According to recent reports, the government has decided to introduce revised codes of practice in order to control sexual harassment cases in workplaces. Politicians are advised to create the new laws at the earliest to protect workers. The WEC – Women and Equalities Committee welcomes the initiative which focussed on not just creating new laws and codes of practice but also raised more awareness in order to tackle the issue of sexual harassment.
Conservative MP, Victoria Atkins, Minister for Women stated that in spite of strict laws, women are still a victim of sexual harassment. Though it is illegal, there is still a long way to go when it comes to having a harassment free organisation. She also stated that actions are being taken to ensure employers are aware of what they need to do to protect their staff and that people also understand their rights at work and the actions they can take in case they feel intimidated or humiliated.
In a recent research conducted by ComRes for the BBC in 2017, around 40% women had been a victim of unwanted sexual behaviour at work or at some point. Around 18% men had similar experiences.
Measures being taken by government
Besides creating more awareness and bringing up new code of practices, the government has also decided to collect data on prevalence of sexual harassment every three year and consider strengthening laws that affect harassment which involves a third party.
The MP and chair of WEC, Maria Miller brought out the issue that government has missed the chance to place a greater responsibility on employers to protect their employees from sexual harassment. On behalf of WEC, she said that actions taken to raise awareness regarding rights and duties are always welcome but it is also important to take these issues seriously. Employers need to be made aware of severe penalties they will be liable to pay if they don’t take enough action to protect their employees from sexual harassment or victimisation of any kind.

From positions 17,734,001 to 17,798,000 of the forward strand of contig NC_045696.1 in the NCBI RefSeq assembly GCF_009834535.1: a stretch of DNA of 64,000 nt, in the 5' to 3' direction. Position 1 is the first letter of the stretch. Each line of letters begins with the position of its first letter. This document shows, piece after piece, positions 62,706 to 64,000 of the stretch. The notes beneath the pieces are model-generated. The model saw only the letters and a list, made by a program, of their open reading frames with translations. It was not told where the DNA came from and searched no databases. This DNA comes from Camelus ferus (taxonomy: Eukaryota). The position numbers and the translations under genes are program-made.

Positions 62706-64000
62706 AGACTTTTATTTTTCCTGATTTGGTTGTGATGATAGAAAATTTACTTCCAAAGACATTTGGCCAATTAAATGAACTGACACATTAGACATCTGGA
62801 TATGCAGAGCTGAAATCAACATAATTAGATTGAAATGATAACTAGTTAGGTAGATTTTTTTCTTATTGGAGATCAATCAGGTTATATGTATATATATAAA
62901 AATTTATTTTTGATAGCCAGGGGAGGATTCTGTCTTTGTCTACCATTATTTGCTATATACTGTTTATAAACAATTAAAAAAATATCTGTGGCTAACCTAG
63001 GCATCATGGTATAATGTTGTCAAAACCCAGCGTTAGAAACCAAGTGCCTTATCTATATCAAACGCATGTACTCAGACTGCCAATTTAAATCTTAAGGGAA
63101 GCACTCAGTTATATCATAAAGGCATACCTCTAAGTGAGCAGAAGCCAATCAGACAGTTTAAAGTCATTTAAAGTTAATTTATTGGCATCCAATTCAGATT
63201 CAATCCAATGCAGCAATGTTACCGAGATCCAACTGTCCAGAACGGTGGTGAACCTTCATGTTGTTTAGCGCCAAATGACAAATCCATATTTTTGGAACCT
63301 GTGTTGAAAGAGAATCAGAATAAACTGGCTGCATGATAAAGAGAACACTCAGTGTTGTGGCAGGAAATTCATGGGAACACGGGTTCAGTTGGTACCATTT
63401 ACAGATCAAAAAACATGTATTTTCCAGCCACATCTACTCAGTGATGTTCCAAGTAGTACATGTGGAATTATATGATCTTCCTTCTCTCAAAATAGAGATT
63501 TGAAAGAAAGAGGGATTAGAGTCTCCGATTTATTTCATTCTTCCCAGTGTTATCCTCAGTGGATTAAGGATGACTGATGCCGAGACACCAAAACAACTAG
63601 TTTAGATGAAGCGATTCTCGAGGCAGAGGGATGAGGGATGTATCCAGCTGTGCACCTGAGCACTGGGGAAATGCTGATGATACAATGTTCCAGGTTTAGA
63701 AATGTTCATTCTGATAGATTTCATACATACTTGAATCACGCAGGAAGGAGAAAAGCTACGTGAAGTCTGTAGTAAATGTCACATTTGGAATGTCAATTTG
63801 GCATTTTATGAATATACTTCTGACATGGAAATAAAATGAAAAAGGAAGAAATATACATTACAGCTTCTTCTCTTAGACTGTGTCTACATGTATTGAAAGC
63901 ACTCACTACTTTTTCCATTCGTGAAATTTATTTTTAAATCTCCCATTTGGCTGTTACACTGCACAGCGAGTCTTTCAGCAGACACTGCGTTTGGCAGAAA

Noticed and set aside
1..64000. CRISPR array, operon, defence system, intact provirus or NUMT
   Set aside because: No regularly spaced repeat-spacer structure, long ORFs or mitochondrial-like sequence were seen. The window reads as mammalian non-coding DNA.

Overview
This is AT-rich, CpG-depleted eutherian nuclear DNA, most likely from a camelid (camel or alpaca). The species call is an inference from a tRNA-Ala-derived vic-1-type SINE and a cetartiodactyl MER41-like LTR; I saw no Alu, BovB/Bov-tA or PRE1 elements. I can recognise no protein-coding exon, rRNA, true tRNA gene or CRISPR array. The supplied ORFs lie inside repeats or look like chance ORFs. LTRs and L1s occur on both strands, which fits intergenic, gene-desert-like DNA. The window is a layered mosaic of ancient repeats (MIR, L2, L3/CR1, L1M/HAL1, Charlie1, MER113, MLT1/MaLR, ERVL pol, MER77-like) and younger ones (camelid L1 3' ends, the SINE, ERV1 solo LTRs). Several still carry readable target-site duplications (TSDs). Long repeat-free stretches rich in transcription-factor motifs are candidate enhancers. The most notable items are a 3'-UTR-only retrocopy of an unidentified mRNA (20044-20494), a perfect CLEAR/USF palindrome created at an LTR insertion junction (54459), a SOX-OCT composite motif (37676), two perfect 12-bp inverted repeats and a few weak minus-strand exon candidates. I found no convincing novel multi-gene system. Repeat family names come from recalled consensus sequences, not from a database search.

It has been recognised that not enough has been done and it is important to make employers responsible for the prevention of sexual harassment in the workplace.
A survey conducted by WEC found that employers have been failing to address the issue of harassment in the workplace and it is important for government to consider the issue of prime importance. A statutory code of practice makes the enforcement process work better and make employers handle cases of sexual harassment more effectively. It is also suggested that employers start taking their preventive responsibilities regarding sexual harassment at work place more seriously.
The government is also planning to raise an awareness regarding policies among employers and make them understand the importance of engaging with employees on the issue. There must also be more education around zero tolerance policy for unacceptable behaviours.
For employers who genuinely want to help but are unaware of steps they can take to prevent harassment cases at work, these are some positive recommendations as it will inform them of proactive actions that they can take.
Harassment and NDA
There is also a discussion due regarding non-disclosure agreements and there has already been research going on regarding more uses of NDA in case of harassment.
For those unaware, an NDA is used at the time of settling agreements when an employee is leaving the organisation to make sure that any commercially sensitive or confidential information is not shared by them outside. But there has been unlawful and illegal use of such NDA in cases of harassment and it is only becoming increasingly controversial.
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Tom Street qualified in 2003 and had over 16 years experience in all areas of litigious law. He studied at the University of Manchester. He undertook his legal practice course at the College of Law in Guildford. He then, subsequently underwent his legal training specialising in employment law and litigation, at a firm in Chancery Lane, London.
Fully qualified, he moved to a niche litigation practice in the City of London.
In 2005, Tom set up his own legal practice, Tom Street & Co Solicitors and as part of this, in accordance with his strongly held objective to provide everyone with an easy pathway and readily available access to justice he established the online portals Do I Have A Case? and Tribunal Claim. These websites are trading names of Tom Street & Co Solicitors.